Movie Review: Django Unchained
Had a chance to see a screener of Django Unchained Tuesday night, and I was very impressed; great movie.
Set in the South two years before the Civil War, Django Unchained stars Jamie Foxx as Django, a slave whose brutal history with his former owners lands him face-to-face with German-born bounty hunter Dr. King Schultz (Christoph Waltz). Schultz is on the trail of the murderous Brittle brothers, and only Django can lead him to his bounty. Honing vital hunting skills, Django remains focused on one goal: finding and rescuing Broomhilda (Kerry Washington), the wife he lost to the slave trade long ago. Django and Schultz’s search ultimately leads them to Calvin Candie (Leonardo DiCaprio), the proprietor of “Candyland,” an infamous plantation. Exploring the compound under false pretenses, Django and Schultz arouse the suspicion of Stephen (Samuel L. Jackson), Candie’s trusted house slave.
The movie was fairly predictable in that you had no doubt it was a Quentin Tarantino film. It had the violence and bloodshed, the cinematic elements, the melee, crazy costumes and even crazier scenarios. The transitions and soundtrack are typical as well, but with Tarantino typical typically also means awesome and Django Unchained is no exception. You should probably know by now if you like Tarantino films and really that’s all you need to know in order to decide if you should see this one or not.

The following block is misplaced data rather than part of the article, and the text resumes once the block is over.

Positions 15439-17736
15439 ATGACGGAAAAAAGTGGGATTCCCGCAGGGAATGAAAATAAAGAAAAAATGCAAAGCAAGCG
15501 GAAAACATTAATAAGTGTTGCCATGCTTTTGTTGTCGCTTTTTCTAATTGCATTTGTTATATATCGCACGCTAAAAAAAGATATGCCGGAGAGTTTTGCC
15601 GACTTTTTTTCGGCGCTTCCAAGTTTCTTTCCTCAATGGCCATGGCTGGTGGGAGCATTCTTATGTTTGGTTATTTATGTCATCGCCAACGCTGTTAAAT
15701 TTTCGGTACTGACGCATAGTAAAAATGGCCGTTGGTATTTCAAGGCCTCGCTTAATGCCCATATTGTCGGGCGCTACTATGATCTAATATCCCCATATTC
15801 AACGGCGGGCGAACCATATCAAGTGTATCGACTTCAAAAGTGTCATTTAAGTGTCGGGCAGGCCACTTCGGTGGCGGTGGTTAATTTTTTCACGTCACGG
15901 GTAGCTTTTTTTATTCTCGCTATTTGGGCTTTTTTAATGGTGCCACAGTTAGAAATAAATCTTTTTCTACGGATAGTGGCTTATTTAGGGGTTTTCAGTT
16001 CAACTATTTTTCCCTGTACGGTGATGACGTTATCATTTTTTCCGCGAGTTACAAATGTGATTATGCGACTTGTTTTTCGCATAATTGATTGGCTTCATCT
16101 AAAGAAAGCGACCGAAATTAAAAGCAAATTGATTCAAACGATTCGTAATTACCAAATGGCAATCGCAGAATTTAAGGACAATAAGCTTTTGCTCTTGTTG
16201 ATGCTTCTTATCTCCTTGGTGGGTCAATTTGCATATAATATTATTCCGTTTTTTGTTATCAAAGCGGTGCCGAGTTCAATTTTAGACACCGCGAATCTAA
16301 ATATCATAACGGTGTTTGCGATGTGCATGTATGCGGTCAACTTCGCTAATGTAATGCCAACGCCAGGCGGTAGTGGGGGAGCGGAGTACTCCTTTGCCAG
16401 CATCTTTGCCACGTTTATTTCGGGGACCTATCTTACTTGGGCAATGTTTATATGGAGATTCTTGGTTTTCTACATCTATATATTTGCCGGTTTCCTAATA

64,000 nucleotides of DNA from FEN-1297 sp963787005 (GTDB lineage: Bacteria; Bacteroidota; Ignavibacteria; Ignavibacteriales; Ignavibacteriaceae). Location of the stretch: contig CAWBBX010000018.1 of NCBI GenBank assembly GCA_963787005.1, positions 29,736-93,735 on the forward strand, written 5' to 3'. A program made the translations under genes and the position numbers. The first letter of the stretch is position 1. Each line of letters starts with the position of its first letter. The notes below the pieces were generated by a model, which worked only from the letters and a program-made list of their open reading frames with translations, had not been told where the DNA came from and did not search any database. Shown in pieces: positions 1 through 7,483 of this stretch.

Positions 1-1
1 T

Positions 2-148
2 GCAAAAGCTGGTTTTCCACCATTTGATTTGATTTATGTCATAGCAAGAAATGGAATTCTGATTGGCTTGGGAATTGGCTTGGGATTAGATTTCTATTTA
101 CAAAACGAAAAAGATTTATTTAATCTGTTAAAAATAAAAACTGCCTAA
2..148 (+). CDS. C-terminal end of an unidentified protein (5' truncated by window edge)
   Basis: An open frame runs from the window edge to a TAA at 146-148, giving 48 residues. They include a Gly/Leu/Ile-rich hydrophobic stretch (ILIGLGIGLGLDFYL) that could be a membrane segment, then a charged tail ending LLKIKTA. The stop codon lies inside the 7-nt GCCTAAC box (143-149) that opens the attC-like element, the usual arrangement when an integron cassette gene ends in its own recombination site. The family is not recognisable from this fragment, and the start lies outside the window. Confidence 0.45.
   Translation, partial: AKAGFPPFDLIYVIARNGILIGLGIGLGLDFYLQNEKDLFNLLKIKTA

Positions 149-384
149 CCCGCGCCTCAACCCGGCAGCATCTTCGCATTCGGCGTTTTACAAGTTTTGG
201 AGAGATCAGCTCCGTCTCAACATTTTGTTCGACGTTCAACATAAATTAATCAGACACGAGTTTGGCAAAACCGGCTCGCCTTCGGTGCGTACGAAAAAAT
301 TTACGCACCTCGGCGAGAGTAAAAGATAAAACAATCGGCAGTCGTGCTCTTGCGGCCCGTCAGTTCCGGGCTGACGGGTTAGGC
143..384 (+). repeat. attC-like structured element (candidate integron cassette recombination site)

The acting was excellent too. We know Jamie Foxx, Leonardo DiCaprio and Samuel L. Jackson are great actors, but Christoph Waltz did an amazing job in his role of the ruthlessly apologetic bounty hunter Dr. King Schultz as well.
The movie is listed as a drama and a western, but it has plenty of humorous moments as well. Not least of which is a scene with Jonah hill and a Klan wardrobe malfunction, or pre-Klan since 1858 may have been too early for them. The music is wonderfully anachronistic and hilarious. I know there are allusions to other westerns, like Blazing Saddles, but having not seen many westerns I couldn’t point them specifically but I could sense a familiarity to the dialogue and the audience chuckles gave it away.
The plot itself starts with Django being rescued and then spends some time with the bounty hunter bit and character development before it takes off to Candie-land in a Bondesque infiltration mission to find, rescue, and free Django’s wife Broomhilda; this is where DiCaprio and Jackson come in. The events are mostly predictable, but it doesn’t take anything away from the movie and you’re kept wonderfully entertained and in suspense about what’s happening.
It seems like many movies are earmarked for at least awards nominations before they’re even completed these days. It comes off as an inner-circle a popularity contest sometimes, but Django Unchained was probably the best movie I’ve seen all year, so I’ll be happy to see it get that type of recognition.